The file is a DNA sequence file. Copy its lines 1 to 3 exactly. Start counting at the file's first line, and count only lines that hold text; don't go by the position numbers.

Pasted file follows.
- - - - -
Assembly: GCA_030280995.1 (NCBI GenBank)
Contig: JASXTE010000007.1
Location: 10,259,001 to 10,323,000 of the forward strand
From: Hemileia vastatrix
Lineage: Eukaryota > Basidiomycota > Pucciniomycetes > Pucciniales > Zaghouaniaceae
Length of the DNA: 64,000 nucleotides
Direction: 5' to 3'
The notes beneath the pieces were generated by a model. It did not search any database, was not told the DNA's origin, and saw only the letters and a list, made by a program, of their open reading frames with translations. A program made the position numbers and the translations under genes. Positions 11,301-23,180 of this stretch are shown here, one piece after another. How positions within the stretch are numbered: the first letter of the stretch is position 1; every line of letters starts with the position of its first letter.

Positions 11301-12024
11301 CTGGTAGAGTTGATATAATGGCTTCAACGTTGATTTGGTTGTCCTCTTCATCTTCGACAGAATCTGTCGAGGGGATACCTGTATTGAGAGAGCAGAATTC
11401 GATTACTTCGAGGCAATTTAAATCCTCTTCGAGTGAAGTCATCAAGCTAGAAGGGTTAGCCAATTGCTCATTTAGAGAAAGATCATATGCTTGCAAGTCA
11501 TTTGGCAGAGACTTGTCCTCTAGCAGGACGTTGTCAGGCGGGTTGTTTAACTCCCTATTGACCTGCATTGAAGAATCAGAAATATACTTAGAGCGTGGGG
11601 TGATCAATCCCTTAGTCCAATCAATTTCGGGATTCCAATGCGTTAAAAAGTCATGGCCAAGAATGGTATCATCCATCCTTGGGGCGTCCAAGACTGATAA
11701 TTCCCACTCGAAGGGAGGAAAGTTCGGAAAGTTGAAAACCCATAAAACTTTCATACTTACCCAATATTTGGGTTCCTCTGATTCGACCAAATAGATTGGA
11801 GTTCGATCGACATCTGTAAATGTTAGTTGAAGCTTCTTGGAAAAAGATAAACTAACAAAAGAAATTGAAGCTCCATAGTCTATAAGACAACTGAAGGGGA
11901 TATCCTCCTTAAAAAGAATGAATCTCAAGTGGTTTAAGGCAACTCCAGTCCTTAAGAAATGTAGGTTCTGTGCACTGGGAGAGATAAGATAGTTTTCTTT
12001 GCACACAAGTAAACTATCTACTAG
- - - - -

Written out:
Assembly: GCA_030280995.1 (NCBI GenBank)
Contig: JASXTE010000007.1
Location: 10,259,001 to 10,323,000 of the forward strand